Gary Gereffi is Director of the Center on Globalization, Governance & Competitiveness at Duke University, and a Member of the Global Agenda Council on Advanced Manufacturing.
People often use “global factory” as a metaphor to describe the worldwide reach of contemporary production and sourcing networks. Recent activities of the World Economic Forum’s Global Agenda Councils related to manufacturing and trade are clearly mimicking that model.
A series of reports and meetings over the past year have identified a rich agenda of topics and a prospective framework to assess the opportunities and challenges created by the global manufacturing system, which will be further discussed at the upcoming Summit on the Global Agenda in Dubai.
In April 2012, the Global Agenda Council on the Global Trade System produced the report, The Shifting Geography of Global Value Chains: Implications for Developing Countries and Trade Policy, which complements the World Economic Forum report, The Future of Manufacturing: Opportunities to Drive Economic Growth. Together, these two reports offer a detailed portrait of how the globalization of manufacturing has been a key driver of higher-value job creation and a rising standard of living for the growing middle class in a wide range of developing economies. However, new competitors are continually emerging, which will profoundly shape manufacturing supply chains over the coming decades.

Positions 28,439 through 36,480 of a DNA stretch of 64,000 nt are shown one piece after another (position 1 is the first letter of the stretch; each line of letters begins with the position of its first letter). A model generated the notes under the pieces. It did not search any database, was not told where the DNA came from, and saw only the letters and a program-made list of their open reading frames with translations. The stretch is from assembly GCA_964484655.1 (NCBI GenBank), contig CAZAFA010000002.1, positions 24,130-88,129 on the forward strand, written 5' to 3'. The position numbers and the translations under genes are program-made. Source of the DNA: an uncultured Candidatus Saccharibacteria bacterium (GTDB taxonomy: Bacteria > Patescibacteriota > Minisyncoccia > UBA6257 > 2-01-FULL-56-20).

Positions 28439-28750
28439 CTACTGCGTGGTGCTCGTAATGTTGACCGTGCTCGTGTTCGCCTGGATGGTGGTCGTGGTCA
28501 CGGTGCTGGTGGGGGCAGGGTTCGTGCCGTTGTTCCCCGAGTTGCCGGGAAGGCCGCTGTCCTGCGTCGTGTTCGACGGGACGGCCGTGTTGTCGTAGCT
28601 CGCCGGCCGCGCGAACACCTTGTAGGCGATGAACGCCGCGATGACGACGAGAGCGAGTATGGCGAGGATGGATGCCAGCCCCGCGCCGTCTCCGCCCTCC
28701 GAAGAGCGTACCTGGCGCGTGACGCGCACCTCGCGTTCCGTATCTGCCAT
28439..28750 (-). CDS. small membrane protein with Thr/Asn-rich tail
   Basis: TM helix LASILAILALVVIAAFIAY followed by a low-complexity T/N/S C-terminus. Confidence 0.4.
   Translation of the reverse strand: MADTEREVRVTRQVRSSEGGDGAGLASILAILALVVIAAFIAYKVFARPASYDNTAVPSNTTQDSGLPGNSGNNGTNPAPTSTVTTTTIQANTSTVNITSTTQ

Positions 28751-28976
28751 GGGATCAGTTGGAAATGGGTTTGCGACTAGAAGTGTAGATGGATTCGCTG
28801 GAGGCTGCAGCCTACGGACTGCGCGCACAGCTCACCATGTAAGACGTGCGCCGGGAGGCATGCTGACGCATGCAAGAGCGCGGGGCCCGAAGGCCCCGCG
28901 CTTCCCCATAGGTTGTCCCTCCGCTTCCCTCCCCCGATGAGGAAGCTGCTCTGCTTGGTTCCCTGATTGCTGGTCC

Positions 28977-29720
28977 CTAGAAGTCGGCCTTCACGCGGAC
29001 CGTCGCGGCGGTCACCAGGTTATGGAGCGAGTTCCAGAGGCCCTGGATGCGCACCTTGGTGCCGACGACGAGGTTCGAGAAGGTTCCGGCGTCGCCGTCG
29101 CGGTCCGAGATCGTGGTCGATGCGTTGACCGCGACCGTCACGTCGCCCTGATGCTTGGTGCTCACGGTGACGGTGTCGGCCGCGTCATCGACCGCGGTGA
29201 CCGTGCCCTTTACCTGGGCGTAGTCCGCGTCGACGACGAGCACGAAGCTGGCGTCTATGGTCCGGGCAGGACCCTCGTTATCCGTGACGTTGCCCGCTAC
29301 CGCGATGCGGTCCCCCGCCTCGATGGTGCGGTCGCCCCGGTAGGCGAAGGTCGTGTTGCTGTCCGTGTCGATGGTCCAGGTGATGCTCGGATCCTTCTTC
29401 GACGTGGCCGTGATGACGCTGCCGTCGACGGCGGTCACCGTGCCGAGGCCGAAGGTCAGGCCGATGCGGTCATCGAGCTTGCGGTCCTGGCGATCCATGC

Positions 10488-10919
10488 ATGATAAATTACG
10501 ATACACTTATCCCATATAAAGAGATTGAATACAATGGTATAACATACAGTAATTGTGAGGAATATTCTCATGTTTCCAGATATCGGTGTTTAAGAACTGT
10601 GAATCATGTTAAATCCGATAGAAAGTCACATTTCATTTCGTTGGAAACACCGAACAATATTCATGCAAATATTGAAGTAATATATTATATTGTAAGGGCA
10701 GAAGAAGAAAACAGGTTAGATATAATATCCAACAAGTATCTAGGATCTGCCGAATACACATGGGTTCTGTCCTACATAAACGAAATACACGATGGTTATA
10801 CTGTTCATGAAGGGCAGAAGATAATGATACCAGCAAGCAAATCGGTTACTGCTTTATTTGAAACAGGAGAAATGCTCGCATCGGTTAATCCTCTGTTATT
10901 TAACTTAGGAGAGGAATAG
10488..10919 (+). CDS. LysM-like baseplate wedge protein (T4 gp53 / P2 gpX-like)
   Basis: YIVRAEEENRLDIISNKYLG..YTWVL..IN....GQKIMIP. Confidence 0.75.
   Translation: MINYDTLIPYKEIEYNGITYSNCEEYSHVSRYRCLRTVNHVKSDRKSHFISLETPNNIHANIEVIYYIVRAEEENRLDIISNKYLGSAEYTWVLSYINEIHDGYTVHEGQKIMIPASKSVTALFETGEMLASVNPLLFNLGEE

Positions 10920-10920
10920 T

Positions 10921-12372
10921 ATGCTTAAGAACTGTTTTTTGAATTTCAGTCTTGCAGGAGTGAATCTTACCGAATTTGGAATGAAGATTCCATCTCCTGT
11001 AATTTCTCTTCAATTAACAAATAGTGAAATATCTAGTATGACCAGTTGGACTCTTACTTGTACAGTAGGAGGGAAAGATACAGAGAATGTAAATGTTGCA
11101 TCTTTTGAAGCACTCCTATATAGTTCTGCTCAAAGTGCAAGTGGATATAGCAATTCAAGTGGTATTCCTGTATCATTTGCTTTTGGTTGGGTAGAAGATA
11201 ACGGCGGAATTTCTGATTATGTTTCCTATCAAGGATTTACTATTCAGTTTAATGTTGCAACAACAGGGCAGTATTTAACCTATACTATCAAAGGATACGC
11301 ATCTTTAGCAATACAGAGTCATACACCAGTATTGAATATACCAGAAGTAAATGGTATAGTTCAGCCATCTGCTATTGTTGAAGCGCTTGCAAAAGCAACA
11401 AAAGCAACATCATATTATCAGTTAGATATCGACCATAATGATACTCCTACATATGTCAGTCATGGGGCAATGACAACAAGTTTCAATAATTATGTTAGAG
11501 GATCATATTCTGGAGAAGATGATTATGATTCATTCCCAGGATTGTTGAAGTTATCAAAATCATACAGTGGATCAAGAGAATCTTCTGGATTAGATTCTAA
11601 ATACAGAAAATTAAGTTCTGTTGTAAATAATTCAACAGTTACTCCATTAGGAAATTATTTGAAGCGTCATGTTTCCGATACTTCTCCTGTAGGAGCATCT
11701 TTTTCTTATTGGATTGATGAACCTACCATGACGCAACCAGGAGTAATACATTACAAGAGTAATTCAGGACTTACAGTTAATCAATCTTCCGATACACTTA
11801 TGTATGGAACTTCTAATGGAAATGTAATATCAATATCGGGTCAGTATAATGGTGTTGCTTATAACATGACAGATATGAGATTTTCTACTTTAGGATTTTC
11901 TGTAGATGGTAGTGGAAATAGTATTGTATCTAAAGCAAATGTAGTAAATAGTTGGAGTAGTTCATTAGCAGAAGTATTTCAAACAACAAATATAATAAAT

To better understand these future opportunities and challenges, the Global Agenda Council on Advanced Manufacturing – which served as a consultative group for The Future of Manufacturing report and is chaired by Fadi Farra and co-chaired by Jun Ni – released Enabling Sustainable Global Manufacturing. This report proposes a framework for advanced manufacturing that can be used by policy-makers, the private sector and civil society.
Representative scenarios for four groups of economies are outlined in the report, and this year’s Council on Advanced Manufacturing will attempt to develop these ideas further in Dubai around at least two specific workstreams: one will focus on value chain mapping for case studies of advanced manufacturing, and the other will focus on designing a scorecard or index to show levels of manufacturing competitiveness.
From Berlin to Duke University and Washington to Costa Rica, workshops have been organized on the issue of manufacturing in the lead up to Summit on the Global Agenda in Dubai. If manufacturing has gone global, so have the activities of the Forum’s diligent teams that are tracking these developments.
Image: Employees work on machines used to make auto parts at a factory in Noida REUTERS/Adnan Abidi